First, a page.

DENVER, NOV. 17 -- The pilot of the Continental Airlines jet that crashed in a snowstorm at the Denver airport Sunday had flown only 33 hours and 23 minutes as a captain of a DC9 jet, and the copilot had flown only for 36 hours and 36 minutes in the aircraft. In addition, the plane had moved out of the sequence air traffic controllers thought it was in and at least one other jet had to taxi around the Continental DC9 and took off ahead of it while the Continental plane waited at the end of the runway.
National Transportation Safety Board Chairman Jim Burnett said Capt. Frank Zvonek, 43, had flown only 198 hours in a DC9 and had been upgraded to captain on Oct. 28.
Burnett pointed out that on an Oct. 19 "check flight," which Zvonek was required to complete before he could be qualified as a captain on the jet, his examiner said Zvonek needed "further experience" before he could be rated as a captain.
Burnett said Zvonek completed his last proficiency check Oct. 30. Burnett declined to characterize the experience level of the crew, but he noted that last year the safety board urged commuter airlines not to pair captains and first officers in cases where both were inexperienced.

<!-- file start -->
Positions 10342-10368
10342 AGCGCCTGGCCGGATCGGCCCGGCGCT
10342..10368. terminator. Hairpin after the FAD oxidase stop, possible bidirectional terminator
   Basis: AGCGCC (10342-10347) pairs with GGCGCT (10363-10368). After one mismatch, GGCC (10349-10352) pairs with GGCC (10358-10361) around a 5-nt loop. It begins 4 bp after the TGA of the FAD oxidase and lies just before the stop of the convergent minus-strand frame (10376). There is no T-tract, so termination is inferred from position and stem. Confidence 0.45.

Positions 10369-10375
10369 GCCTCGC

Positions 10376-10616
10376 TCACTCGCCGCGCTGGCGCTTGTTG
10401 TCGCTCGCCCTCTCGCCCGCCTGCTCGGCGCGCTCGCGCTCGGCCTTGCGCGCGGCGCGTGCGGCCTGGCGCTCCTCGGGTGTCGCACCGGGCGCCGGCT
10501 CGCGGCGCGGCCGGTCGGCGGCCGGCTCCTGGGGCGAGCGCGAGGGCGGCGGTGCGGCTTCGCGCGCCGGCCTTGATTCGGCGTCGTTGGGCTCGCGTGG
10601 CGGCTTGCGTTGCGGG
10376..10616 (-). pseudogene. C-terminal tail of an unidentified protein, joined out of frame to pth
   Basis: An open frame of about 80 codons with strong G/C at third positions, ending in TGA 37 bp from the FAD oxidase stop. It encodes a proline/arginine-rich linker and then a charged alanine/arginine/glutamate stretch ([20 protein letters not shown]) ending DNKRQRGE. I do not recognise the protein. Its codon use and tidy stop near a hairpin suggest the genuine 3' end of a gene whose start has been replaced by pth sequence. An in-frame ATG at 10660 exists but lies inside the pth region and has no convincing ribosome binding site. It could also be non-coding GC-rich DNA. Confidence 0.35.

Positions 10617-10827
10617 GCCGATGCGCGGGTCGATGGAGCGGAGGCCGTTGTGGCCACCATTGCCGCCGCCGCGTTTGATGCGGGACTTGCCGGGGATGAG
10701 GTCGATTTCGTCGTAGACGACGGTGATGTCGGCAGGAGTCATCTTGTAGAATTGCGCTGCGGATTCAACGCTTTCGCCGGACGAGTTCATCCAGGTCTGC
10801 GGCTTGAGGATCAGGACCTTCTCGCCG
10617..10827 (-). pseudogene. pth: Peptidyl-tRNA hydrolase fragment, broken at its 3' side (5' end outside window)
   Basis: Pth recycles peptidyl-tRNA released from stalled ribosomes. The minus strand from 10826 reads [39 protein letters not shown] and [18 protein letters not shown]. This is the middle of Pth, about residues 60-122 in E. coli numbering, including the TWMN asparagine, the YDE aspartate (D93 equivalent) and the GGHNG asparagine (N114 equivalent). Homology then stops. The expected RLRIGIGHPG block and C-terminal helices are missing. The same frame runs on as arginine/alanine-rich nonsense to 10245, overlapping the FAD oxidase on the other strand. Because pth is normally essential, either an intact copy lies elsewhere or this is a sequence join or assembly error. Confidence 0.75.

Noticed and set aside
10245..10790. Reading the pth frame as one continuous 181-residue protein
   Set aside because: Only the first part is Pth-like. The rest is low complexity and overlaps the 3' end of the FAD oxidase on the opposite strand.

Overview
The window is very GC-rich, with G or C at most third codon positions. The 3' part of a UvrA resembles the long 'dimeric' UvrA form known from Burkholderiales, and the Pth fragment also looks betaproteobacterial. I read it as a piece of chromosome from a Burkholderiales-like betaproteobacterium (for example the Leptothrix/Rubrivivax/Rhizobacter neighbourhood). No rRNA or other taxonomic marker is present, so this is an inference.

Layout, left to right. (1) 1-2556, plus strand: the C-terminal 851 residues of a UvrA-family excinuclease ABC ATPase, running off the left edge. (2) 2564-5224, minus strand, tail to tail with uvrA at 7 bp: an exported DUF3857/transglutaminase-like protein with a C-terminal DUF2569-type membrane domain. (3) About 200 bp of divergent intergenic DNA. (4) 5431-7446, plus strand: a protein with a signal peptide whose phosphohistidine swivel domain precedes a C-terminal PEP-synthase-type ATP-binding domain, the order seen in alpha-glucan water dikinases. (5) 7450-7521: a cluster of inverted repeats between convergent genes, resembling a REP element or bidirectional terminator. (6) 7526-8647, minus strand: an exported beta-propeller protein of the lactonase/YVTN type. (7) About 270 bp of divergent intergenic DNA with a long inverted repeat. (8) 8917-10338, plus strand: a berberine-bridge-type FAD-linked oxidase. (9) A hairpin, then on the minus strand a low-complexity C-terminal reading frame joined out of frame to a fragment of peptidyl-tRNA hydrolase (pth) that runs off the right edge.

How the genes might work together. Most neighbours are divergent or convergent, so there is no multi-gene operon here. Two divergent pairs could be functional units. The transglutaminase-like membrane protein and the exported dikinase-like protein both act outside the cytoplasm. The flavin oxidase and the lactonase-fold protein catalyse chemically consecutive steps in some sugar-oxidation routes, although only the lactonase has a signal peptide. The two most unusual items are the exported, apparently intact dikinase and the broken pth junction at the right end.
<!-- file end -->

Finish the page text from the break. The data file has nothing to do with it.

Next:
"We saw that situation in several commuter accidents and thought it might have contributed to a less than optimum operation of the flight," Burnett said.
Zvonek had 12,000 hours flying time and first went to work for Continental in 1969. He was also a Navy Reservist who flew heavy, four-engine transport jets for the Navy, according to a Continental spokesman.
The copilot, Lee Bruecher, 26, completed his proficiency training for the DC9 on Sept. 14. Before joining Continental on July 20, the copilot had flown for Rio Airways of Texas.
Both the pilot and copilot died in the crash.
The Boise-bound jet waited for 23 minutes after it was de-iced until the pilots began the takeoff roll down the runway, officials said today.